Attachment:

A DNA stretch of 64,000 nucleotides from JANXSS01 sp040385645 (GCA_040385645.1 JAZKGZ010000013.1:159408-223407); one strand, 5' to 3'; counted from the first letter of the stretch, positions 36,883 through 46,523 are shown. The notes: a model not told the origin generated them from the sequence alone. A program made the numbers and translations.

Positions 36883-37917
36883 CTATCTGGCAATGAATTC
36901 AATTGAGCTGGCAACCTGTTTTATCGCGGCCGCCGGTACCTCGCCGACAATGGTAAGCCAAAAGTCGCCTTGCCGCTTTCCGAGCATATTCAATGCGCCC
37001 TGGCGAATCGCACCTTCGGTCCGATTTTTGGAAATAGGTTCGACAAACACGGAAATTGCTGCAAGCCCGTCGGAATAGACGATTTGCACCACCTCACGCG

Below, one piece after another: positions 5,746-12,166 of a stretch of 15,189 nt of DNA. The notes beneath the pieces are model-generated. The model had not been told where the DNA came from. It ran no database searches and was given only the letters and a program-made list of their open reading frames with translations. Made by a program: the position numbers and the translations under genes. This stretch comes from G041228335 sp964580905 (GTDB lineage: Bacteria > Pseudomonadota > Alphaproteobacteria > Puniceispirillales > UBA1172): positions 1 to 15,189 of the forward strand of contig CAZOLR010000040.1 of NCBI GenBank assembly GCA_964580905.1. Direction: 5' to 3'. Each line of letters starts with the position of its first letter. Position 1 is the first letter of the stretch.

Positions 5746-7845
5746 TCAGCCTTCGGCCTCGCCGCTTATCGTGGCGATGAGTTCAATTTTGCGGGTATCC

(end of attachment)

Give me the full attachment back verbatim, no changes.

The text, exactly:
A DNA stretch of 64,000 nucleotides from JANXSS01 sp040385645 (GCA_040385645.1 JAZKGZ010000013.1:159408-223407); one strand, 5' to 3'; counted from the first letter of the stretch, positions 36,883 through 46,523 are shown. The notes: a model not told the origin generated them from the sequence alone. A program made the numbers and translations.

Positions 36883-37917
36883 CTATCTGGCAATGAATTC
36901 AATTGAGCTGGCAACCTGTTTTATCGCGGCCGCCGGTACCTCGCCGACAATGGTAAGCCAAAAGTCGCCTTGCCGCTTTCCGAGCATATTCAATGCGCCC
37001 TGGCGAATCGCACCTTCGGTCCGATTTTTGGAAATAGGTTCGACAAACACGGAAATTGCTGCAAGCCCGTCGGAATAGACGATTTGCACCACCTCACGCG

Below, one piece after another: positions 5,746-12,166 of a stretch of 15,189 nt of DNA. The notes beneath the pieces are model-generated. The model had not been told where the DNA came from. It ran no database searches and was given only the letters and a program-made list of their open reading frames with translations. Made by a program: the position numbers and the translations under genes. This stretch comes from G041228335 sp964580905 (GTDB lineage: Bacteria > Pseudomonadota > Alphaproteobacteria > Puniceispirillales > UBA1172): positions 1 to 15,189 of the forward strand of contig CAZOLR010000040.1 of NCBI GenBank assembly GCA_964580905.1. Direction: 5' to 3'. Each line of letters starts with the position of its first letter. Position 1 is the first letter of the stretch.

Positions 5746-7845
5746 TCAGCCTTCGGCCTCGCCGCTTATCGTGGCGATGAGTTCAATTTTGCGGGTATCC